Creatures are not born with desires unless satisfaction for those desires exists. A baby feels hunger: well, there is such a thing as food. A duckling wants to swim: well, there is such a thing as water. Men feel sexual desire: well, there is such a thing as sex. If I find in myself a desire which no experience in this world can satisfy, the most probable explanation is that I was made for another world. If none of my earthly pleasures satisfy it, that does not prove that the universe is a fraud. Probably earthly pleasures were never meant to satisfy it, but only to arouse it, to suggest the real thing.

For C.S. Lewis’s insights into how to live as Christians even when we may die soon, and unexpectedly, see C.S. Lewis Knows How to Deal With Disaster.

That desire for the real thing to be found in another world sets how we should live in this less real world. Here, sinners that we are, we tend to see the unreal as the real. We must keep looking for the real. That is, even if we don’t know it, looking for Jesus.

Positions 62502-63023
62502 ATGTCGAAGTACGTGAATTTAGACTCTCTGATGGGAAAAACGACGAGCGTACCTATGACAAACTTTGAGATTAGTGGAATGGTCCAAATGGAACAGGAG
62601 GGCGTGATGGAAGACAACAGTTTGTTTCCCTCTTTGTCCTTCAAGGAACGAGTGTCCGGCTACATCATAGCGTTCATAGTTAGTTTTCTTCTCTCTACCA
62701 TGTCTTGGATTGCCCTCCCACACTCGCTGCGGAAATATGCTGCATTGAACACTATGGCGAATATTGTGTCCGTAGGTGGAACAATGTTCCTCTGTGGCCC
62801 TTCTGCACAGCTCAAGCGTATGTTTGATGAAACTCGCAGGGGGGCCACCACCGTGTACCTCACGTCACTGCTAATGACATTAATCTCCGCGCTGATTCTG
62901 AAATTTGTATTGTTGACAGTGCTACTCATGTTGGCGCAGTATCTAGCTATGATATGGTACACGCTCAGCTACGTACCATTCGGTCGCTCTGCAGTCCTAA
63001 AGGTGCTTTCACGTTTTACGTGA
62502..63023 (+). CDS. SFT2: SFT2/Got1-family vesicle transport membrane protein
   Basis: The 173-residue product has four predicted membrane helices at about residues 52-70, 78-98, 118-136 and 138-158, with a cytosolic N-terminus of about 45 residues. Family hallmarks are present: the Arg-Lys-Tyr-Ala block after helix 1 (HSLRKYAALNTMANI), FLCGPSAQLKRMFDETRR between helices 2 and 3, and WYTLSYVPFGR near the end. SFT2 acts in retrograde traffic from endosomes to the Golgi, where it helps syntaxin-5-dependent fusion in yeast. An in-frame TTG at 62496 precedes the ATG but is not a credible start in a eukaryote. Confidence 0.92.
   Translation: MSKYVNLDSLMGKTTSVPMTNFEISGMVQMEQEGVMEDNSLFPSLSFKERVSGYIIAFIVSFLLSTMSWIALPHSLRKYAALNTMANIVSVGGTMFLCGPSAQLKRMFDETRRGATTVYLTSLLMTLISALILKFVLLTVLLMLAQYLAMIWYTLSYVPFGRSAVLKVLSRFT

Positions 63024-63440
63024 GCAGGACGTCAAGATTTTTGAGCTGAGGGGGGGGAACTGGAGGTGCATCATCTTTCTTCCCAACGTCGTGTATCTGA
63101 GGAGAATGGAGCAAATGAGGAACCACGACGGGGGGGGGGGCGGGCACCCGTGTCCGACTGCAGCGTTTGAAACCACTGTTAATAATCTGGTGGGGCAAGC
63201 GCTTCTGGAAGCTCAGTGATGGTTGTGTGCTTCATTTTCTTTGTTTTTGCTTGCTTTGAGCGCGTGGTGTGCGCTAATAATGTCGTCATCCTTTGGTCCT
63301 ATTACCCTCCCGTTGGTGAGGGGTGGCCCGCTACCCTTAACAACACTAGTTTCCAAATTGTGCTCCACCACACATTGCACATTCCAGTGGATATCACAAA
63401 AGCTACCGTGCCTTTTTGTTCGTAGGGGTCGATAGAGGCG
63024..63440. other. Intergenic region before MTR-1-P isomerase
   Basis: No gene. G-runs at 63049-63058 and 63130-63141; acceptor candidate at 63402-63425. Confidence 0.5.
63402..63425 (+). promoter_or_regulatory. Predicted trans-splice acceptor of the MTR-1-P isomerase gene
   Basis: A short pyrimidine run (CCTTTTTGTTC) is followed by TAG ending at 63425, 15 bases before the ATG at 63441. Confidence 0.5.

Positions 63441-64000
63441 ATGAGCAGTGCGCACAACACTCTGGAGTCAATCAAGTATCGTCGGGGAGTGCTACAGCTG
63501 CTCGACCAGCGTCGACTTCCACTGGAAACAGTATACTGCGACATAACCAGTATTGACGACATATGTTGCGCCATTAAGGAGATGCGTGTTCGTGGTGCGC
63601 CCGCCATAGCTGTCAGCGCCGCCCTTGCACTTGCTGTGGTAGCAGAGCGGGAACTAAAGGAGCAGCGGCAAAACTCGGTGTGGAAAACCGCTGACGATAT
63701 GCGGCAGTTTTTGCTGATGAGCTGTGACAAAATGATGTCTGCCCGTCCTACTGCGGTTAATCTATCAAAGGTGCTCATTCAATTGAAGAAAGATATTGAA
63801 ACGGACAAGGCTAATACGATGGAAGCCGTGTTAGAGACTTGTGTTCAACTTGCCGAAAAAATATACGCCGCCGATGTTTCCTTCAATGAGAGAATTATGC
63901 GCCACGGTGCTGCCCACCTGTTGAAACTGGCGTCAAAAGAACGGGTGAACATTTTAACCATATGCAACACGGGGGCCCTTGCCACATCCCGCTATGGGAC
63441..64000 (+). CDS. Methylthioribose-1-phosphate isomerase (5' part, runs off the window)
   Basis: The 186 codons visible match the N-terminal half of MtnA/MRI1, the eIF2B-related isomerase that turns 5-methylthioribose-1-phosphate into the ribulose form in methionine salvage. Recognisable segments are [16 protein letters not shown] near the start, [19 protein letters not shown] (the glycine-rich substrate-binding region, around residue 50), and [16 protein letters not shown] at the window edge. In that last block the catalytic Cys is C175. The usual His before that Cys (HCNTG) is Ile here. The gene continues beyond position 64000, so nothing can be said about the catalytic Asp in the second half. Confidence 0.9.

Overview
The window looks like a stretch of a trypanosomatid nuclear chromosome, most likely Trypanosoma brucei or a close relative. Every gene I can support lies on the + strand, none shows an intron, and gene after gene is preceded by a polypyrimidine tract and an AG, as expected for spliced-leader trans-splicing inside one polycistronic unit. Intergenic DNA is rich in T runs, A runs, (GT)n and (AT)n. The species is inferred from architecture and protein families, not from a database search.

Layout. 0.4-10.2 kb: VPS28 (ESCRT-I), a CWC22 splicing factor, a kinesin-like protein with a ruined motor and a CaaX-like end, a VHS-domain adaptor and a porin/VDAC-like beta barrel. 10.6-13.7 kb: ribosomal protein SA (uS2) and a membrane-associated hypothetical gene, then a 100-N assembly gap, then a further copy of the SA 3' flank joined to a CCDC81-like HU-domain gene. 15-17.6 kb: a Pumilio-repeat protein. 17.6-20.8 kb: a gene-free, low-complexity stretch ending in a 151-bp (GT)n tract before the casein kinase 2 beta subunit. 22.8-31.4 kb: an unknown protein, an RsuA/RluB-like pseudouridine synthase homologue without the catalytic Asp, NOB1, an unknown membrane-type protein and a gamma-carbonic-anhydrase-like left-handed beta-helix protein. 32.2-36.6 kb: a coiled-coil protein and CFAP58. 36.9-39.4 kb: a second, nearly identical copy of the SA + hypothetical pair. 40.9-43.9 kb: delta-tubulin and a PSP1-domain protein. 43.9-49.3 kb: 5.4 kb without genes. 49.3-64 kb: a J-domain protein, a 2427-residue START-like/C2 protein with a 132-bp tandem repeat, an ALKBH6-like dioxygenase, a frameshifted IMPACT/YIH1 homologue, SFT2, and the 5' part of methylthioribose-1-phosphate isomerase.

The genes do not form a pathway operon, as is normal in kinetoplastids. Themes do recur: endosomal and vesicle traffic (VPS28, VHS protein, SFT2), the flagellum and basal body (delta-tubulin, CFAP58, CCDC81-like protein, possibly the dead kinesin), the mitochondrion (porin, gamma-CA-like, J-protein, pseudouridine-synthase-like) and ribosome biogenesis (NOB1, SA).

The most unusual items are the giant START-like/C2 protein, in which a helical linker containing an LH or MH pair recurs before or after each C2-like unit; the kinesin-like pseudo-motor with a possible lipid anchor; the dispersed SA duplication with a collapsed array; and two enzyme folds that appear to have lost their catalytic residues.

I must take care, on the one hand, never to despise, or be unthankful for, these earthly blessings, and on the other, never to mistake them for the something else of which they are only a kind of copy, or echo, or mirage. I must keep alive in myself the desire for my true country, which I shall not find till after death; I must never let it get snowed under or turned aside; I must make it the main object of life to press on to that other country and to help others to do the same.

God offers Himself to us in this world. He starts making us perfect now, if we let Him. But it will hurt.